I am a committed urbanite – born and bred, with the unhealthy complexion to match. To me ‘foraging’ is a trip to a supermarket in a neighbouring borough, and ‘hunter gathering’ involves grabbing a burger at closing time on a dodgy high street. But we live in uncertain times – our smooth supply chains and groaning supermarket shelves are easily taken for granted. I decided it was time for me to get back in touch with where my food comes from – and explore nature in the process.
I set myself a simple challenge – could I create a meal entirely from foraged food? I soon discovered a thriving network of guided trips hosted by experts offering countless opportunities to expand your knowledge of native edibles.
My first port of call was Orvis’s Kimbridge trout fishery, located on the picture perfect River Test in Hampshire and a fanatic place to take your first steps in fly fishing. Here along, with Nick Weston and his team from Hunter Gather Cook, a day of trout fishing with the chance to cook your catch is on offer. My main course was a simple cast away. I must confess to already having a great love of fly fishing, but having the chance to cook up the catch on the riverbank was adding a seasoning to the experience that I couldn’t resist. As I hoped in the idyllic surroundings assisted by qualified fly fishing instructors to get even the greenest angler on the fish everyone should have a great chance of catching. Sure enough I soon had a gorgeous brown trout in the net.
Catching lunch myself felt like a great starting point. I had tamed nature, I was its master. But then I realised I had a raw fish on my hands (in fact all over my hands and down my coat – trout, like most fish, are extremely slimy!). Preparing and cooking raw ingredients on the river is an event in itself. Nick Weston, whose book ‘Adventures in Wild Food’ makes preparing and enjoying wild food accessible to all, was at hand to show me how to gut the fish. It was then expertly cured and turned into gravelax before my eyes. Other fish caught that day were barbecued, along with a locally sourced deer. If you want to go a step further and learn how to butcher an entire deer, this is also available at Hunter Gather Cook.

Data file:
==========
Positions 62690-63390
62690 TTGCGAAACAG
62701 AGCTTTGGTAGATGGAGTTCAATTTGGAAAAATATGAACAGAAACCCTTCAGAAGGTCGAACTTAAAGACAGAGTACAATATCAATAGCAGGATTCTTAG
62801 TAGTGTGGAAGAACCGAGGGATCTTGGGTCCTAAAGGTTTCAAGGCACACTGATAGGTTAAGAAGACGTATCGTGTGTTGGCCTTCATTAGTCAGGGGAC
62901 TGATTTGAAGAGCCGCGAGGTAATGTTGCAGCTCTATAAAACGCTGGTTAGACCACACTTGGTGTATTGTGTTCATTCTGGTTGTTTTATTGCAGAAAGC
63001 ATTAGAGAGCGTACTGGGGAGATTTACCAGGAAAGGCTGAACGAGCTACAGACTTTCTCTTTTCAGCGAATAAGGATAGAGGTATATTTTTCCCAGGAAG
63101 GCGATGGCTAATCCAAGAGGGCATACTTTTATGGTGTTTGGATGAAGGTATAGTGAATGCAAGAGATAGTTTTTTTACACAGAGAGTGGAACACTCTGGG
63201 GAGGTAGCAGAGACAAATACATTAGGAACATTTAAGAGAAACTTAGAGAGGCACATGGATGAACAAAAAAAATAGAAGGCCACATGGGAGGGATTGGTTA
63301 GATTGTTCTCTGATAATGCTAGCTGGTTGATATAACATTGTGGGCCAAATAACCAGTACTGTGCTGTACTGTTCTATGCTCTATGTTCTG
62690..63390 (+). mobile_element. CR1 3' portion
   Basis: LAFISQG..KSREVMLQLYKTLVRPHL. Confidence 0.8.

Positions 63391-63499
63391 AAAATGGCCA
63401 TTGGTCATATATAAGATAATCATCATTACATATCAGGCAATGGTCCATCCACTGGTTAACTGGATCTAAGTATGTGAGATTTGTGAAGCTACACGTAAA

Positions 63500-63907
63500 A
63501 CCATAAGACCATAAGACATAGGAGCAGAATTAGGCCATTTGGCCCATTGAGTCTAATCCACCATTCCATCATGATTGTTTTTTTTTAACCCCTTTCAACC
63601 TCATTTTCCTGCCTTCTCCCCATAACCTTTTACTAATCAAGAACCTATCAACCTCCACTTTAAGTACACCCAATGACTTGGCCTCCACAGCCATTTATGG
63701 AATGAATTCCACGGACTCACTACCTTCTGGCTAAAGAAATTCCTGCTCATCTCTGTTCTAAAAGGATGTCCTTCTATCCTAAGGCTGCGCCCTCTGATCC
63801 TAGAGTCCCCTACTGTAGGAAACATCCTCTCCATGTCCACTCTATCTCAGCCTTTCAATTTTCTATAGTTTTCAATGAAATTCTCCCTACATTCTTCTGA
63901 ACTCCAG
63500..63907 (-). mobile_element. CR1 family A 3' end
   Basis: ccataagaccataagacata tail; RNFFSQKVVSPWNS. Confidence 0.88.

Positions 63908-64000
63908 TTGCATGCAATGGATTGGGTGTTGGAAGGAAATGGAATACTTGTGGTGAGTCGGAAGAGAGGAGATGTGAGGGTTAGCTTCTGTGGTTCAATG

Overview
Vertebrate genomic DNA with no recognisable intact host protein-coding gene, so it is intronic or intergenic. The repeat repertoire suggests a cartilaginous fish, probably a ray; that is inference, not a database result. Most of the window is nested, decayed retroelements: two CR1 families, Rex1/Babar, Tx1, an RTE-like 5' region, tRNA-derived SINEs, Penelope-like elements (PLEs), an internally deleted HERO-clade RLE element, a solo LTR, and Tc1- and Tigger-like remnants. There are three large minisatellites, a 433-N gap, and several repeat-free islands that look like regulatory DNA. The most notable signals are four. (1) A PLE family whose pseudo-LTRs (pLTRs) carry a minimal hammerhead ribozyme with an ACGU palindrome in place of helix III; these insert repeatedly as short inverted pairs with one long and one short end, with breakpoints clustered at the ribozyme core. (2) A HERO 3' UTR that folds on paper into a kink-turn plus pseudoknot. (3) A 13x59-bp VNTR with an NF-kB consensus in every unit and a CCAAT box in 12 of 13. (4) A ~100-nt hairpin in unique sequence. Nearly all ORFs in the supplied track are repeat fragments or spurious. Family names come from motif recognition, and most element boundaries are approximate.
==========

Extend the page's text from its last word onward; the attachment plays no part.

Herbs from the Hedgerows
Having caught a fish the mind soon turned to accompaniment. Now as someone who regards reaching for packaged coriander as adventurous the idea of rummaging around in hedgerows seemed positively maverick. Ask most people to describe undergrowth and they will say ‘green’ and ‘weedy’ but when you actually look you soon realise there are treasures just waiting to be plucked. Quick disclaimer – do not attempt this unaccompanied by an expert as amongst the prizes lurk some highly dangerous plants. I was startled to discover I was standing ankle deep in a patch of Hemlock Water Dropwort. This innocuous looking plant, Dave Fennings gleefully explained to me is lethal and only a couple of leaves would kill me by the merrily termed method of ‘dry drowning’ as you diaphragm stops working. Nice. Giving that a miss we were soon grabbing nettles (far more nutritious than spinach) and beautiful purple flowered edible ground ivy. Foraging courses are available with Robin Hartford of Eat Weeds in London and around the country.
Having successfully put a pretty decent meal together it was time to guild my (edible) lily. Now truffles may not be at the top of your average survivalist hit lists of ‘must haves’. But they are delicious and they’re out there for the picking (or I suppose that should be ‘digging’.). At Cowdray House they offer a day of truffle hunting accompanied by specialists Tom Lywood. The season runs from September – February and you will then be treated to a truffle inspired dinner. This would appeal to groups of 8 – 20.
Foraging is even possible without leaving the capital. Foraging London offer guided walks around some of the best areas for finding edible plants in the city – from berries to brewing your own nettle gin.
I may not be about to survive in a cave on a remote Scottish Island living on kelp and sea snails but I’m certainly more aware of the edible opportunities that abound once you get outdoors – even if I do then opt to have lunch in a country pub.